Ilhéus do Rombo
|Nickname: Ilhéus Secos|
View of Ilhéus do Rombo from the middle of Brava in Nova Sintra, Ilhéu Grande is on the left
Map of the Cape Verde archipelago, showing the position of the Ilhéus do Rombo
|Highest elevation||97 m (318 ft)|
The Ilhéus do Rombo, also known as the Ilhéus Secos (Portuguese for "Dry Islets", because of their aridity and paucity of vegetation), are a group of small, uninhabited islands in the Cape Verde archipelago, lying 600 km off the coast of north-west Africa in the Atlantic Ocean. The islets form an integral nature reserve. They are sited on a volcanic seamount 7 km north of Brava and 15 km west of Fogo. The two major islets of the chain are Ilhéu Grande (300 ha) and Ilhéu de Cima (150 ha). Administratively they are part of the municipality of Brava. They can be seen from Brava and, sometimes, from Fogo.
The larger islets have some sparse grassland. Ilhéu Grande is on the west side of the group. It has a length of about 1.5 km from south-west to north-east and a width of 600–800 m, with a small bay in the north-west. Ilhéu de Cima, on the east of the group, is about 1 km long and 500–600 wide, with a small bay in its south-east. Some smaller unvegetated islets and rocks, including the Ilhéu do Rei, Ilhéu Sapado and Ilhéu Luiz Carneiro, lie between them.
Ilhéu de Cima is famous for its seabird colonies. Ilhéu Grande, which has been used by goat farmers and whalers in the past, does not currently support breeding seabirds, though large colonies must have existed formerly as the island has thick layers of guano. The island group has been identified as an Important Bird Area (IBA) by BirdLife International because it supports seabird colonies as well as peregrine falcons and Iago sparrows. Birds include the Frigate bird (Pelagodroma marina) numbering around 1,000 in 1989, the Boyd's shearwater (Puffinus boydi), Oceanodroma castro, Bulwer's petrel (Bulweria bulwerii), the brown booby (Sula leucogaster) (50 pairs between 1986 and 1990) and Phaethon aethereus (only 5-10 couples between 1986 and 1990). Also there is a subspecies of the Peregrine falcon named madens, discovered in the mid-1960s with only 15 to 20 pairs.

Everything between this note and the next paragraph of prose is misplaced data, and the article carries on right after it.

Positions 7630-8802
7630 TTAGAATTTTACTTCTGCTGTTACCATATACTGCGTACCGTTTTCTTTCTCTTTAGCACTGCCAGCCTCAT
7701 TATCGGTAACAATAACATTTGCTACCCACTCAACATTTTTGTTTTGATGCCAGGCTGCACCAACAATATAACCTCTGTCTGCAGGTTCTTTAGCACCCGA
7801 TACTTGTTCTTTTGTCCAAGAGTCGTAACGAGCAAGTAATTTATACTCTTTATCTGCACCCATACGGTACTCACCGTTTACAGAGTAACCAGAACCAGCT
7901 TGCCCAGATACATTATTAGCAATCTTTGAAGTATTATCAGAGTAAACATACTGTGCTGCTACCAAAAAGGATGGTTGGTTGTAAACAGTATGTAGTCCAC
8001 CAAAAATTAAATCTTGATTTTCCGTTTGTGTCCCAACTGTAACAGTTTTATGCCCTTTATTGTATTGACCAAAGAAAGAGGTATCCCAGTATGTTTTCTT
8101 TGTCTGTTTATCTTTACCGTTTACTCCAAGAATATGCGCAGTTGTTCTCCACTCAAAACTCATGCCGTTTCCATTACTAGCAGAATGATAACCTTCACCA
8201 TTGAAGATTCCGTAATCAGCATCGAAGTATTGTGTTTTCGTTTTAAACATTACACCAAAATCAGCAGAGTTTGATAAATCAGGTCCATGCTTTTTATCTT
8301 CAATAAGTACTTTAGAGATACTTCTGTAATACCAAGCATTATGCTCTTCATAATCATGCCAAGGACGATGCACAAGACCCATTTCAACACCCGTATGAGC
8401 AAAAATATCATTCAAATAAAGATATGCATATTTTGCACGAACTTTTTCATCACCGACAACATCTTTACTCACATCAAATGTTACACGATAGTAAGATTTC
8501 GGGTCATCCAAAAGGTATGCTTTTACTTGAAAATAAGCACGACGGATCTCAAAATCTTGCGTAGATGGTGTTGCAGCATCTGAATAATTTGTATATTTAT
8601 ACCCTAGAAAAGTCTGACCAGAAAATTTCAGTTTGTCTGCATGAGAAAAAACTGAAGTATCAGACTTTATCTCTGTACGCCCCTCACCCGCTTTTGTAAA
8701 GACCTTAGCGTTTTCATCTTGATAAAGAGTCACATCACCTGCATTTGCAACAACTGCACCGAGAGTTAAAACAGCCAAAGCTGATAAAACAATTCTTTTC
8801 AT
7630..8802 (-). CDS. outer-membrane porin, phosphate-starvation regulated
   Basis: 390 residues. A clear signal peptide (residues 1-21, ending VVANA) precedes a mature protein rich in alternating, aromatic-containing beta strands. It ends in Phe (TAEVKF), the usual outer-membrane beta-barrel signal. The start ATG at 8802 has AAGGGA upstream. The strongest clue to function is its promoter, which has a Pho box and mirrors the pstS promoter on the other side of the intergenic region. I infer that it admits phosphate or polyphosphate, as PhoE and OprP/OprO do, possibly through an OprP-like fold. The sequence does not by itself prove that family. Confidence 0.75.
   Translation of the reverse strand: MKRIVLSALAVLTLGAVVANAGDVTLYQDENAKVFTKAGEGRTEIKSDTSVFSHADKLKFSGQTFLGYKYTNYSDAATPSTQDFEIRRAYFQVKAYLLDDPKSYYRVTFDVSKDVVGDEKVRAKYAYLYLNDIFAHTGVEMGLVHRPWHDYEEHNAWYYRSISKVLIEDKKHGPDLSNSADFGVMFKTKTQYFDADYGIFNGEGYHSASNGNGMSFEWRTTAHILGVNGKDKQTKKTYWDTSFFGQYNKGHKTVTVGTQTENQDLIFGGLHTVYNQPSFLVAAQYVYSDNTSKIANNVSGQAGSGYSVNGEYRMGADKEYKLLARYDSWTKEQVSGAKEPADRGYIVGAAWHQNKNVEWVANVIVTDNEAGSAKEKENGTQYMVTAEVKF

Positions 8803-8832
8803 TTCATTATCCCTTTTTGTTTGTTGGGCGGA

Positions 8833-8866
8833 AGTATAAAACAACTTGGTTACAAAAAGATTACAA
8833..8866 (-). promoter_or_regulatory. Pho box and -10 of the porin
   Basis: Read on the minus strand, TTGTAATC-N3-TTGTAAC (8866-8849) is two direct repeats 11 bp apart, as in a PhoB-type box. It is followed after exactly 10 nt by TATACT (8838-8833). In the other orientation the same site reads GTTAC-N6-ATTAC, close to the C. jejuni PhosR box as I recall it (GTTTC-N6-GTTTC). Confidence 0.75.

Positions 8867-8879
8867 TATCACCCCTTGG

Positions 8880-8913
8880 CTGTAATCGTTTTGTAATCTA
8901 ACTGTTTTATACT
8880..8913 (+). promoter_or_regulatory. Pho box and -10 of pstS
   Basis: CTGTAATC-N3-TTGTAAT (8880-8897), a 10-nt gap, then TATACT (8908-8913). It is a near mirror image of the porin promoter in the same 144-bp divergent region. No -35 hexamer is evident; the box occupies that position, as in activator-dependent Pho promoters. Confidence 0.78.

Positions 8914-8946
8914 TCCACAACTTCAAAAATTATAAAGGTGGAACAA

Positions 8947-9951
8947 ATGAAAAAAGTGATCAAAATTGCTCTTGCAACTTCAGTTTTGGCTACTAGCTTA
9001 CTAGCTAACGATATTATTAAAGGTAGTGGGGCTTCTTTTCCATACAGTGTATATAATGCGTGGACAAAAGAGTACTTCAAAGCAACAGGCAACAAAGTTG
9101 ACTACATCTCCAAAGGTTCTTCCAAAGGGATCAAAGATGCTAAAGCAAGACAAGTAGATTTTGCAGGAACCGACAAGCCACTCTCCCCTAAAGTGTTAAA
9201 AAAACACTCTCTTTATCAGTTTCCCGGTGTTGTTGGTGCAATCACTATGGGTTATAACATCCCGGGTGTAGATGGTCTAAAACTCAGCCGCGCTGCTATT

Sea turtles have been reported to nest occasionally on the small, sandy beaches of Ilhéu de Cima. Other marine fauna also dominates underwater surrounding the islets. Other fauna includes the gecko species Tarentola protogigas.